A nationwide comparison of electric utility performance by an Illinois consumer advocacy group found that customers in states that are heavily reliant on fuel oil and natural gas, as in the Northeast and South, tend to pay more than those with larger amounts of carbon-free generation, among other findings.
The report by the Illinois-based Citizens Utility Board ranked all 50 states and the District of Columbia for utility reliability, affordability and environmental responsibility using 2020 public data from the U.S. Energy Information Administration, the federal Environmental Protection Agency and the U.S. Census Bureau.
For overall performance across those categories, the top 10 were, starting with the highest ranked, Washington, Nevada, the District of Columbia, South Dakota, Illinois, Colorado, Arizona, Minnesota, Oregon and Nebraska. The bottom 10, starting with the lowest ranked, were West Virginia, Alaska, Mississippi, Massachusetts, Louisiana, Michigan, Alabama, Georgia, Indiana and Connecticut. North Carolina came in 26th.
It’s the second year in a row the group has compiled the report, which started as a way to measure how Illinois compared to other states and morphed into a project it hopes will be useful for utility regulators, electric ratepayers and state policymakers across the country, said David Kolata, the board’s executive director.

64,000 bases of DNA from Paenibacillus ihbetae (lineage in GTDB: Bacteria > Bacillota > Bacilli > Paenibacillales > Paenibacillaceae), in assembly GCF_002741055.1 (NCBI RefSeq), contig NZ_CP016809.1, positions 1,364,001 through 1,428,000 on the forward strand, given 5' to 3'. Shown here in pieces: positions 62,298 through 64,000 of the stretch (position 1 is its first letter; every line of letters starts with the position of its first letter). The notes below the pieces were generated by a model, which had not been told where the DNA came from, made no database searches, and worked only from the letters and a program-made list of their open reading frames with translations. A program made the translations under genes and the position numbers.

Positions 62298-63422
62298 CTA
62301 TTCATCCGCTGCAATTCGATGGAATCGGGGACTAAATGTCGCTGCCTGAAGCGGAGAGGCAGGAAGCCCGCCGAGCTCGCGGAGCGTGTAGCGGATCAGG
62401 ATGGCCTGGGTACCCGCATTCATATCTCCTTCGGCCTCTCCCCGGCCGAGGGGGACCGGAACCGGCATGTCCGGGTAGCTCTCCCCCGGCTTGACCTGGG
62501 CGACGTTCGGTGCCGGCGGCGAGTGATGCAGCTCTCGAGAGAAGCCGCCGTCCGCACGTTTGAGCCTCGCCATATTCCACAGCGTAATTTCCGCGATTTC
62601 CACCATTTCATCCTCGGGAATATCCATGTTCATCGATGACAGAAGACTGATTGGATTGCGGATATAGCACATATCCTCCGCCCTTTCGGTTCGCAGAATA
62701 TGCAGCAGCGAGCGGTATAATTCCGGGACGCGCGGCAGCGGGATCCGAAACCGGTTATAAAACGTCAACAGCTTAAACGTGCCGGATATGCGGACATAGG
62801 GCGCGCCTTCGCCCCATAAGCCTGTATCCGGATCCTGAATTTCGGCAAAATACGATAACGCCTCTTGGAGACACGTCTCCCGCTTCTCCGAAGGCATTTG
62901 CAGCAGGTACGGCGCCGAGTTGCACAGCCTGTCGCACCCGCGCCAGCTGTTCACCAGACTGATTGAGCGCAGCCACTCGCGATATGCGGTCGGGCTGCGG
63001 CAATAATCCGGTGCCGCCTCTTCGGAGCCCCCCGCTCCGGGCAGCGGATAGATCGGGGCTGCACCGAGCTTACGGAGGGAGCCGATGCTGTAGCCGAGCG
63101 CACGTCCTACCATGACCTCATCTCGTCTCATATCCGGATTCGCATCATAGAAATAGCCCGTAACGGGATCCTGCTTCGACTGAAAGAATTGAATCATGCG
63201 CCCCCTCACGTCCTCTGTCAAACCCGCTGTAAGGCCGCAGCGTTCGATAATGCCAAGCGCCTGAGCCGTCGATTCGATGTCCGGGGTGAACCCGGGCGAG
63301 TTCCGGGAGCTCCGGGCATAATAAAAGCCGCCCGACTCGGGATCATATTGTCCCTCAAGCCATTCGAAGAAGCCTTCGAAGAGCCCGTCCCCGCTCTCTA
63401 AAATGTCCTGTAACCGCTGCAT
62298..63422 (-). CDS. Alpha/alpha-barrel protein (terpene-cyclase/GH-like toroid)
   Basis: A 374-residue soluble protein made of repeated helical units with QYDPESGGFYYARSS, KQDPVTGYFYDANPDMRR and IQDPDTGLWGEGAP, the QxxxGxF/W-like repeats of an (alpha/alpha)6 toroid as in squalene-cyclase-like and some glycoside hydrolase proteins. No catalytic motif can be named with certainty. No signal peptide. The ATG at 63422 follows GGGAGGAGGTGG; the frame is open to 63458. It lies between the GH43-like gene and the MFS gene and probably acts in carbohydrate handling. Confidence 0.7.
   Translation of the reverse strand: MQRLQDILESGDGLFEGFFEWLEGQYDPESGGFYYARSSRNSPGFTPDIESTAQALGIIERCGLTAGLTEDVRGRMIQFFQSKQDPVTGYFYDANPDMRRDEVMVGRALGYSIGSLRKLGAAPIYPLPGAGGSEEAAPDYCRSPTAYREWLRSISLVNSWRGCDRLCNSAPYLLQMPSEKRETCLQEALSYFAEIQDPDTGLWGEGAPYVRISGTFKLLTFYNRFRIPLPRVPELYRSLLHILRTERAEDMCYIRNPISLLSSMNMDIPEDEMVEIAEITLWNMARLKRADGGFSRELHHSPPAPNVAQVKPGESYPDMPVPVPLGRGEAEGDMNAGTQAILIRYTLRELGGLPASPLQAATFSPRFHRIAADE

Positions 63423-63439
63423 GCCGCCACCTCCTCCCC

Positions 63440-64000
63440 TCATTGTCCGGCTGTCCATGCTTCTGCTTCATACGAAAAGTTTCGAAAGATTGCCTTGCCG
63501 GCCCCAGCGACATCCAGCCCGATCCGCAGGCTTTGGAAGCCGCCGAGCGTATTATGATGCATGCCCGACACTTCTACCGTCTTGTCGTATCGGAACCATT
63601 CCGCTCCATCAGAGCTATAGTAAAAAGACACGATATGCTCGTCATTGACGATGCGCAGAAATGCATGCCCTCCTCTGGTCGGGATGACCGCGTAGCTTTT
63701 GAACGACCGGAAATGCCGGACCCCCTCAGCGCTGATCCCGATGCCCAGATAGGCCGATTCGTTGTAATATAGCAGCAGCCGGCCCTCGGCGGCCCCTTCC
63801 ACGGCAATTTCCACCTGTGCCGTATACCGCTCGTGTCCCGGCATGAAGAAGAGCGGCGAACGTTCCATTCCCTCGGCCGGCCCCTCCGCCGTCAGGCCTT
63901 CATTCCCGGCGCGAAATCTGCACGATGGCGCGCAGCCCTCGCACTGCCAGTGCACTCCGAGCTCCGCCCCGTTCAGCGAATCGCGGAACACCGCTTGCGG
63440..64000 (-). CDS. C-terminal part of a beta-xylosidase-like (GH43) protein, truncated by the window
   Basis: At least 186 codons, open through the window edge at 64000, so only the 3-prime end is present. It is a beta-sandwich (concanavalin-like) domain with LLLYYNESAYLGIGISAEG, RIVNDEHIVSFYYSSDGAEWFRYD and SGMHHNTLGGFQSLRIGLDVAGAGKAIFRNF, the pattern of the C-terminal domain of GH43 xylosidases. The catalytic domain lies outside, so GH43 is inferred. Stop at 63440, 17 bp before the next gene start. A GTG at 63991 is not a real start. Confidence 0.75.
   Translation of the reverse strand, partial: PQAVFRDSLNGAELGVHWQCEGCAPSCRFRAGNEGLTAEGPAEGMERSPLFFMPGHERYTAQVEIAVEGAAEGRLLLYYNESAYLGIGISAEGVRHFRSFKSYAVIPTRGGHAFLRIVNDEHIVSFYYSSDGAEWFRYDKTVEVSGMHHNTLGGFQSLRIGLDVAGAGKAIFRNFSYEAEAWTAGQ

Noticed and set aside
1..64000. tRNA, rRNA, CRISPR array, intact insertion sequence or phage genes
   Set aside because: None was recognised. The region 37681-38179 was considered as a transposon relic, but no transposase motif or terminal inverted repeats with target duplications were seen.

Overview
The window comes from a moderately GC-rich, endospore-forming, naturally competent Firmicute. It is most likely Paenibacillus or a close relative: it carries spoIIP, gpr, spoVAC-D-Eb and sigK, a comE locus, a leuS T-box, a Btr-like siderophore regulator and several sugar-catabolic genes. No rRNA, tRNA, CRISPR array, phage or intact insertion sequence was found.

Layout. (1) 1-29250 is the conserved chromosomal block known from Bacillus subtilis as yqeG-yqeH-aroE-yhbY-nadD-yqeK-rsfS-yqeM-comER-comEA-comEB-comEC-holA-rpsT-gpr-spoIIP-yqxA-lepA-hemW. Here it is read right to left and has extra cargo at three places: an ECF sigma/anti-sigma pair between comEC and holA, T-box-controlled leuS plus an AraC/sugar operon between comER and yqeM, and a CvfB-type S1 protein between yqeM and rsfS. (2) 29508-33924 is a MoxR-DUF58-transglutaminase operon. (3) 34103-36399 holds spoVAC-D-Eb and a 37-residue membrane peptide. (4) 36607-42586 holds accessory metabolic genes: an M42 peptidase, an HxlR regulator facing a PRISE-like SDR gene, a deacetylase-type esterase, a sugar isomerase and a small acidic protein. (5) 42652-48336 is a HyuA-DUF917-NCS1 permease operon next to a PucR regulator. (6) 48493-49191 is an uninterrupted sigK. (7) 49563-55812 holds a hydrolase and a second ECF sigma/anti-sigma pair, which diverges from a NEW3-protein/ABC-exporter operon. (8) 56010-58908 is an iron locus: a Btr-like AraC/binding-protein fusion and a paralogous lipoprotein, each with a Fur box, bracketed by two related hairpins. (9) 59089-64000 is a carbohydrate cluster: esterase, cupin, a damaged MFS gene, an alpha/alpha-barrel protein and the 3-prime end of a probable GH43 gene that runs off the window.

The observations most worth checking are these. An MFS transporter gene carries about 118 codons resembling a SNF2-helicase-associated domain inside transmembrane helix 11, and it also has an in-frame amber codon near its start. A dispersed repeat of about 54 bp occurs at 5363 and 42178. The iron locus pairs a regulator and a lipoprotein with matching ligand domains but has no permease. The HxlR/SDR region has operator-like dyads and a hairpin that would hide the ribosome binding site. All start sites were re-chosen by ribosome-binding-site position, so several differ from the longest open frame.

“What we’ve tried to do here is provide as full a picture as we possibly can,” he said. “We view this as a conversation starter not a conversation ender. We do think it provides a convenient and accessible way to get at this data. … Our hope is every state will improve in these categories.”
Given the wide state-by-state variance in regulatory regimes, the difference in rates between customer classes and how their bills are put together, it can be difficult to compare electric prices across state lines. Also, climate and heating and cooling differences can make apples-to-apples bill comparisons tough. Electric customers in the South, for example, tend to rely on electricity for heating in the winter and face hotter summers that require more air conditioning than in the North, where gas is more common for home heating.
“Whereas households in warmer climates may consume more electricity on an annual basis to run air conditioning units than households in colder climates, those same households will not spend as much on natural gas, propane or other heating fuels during the winter,” the report says. Other states, like Alaska and Hawaii, are expensive by virtue of their geographic isolation from the larger U.S. electric grid.
The top 10 for overall affordability — as measured by average household energy expenditures, total household electric costs as a percentage of income, electric cost per kilowatt hour, total cost electricity expenditures and cost of energy efficiency savings — were Read more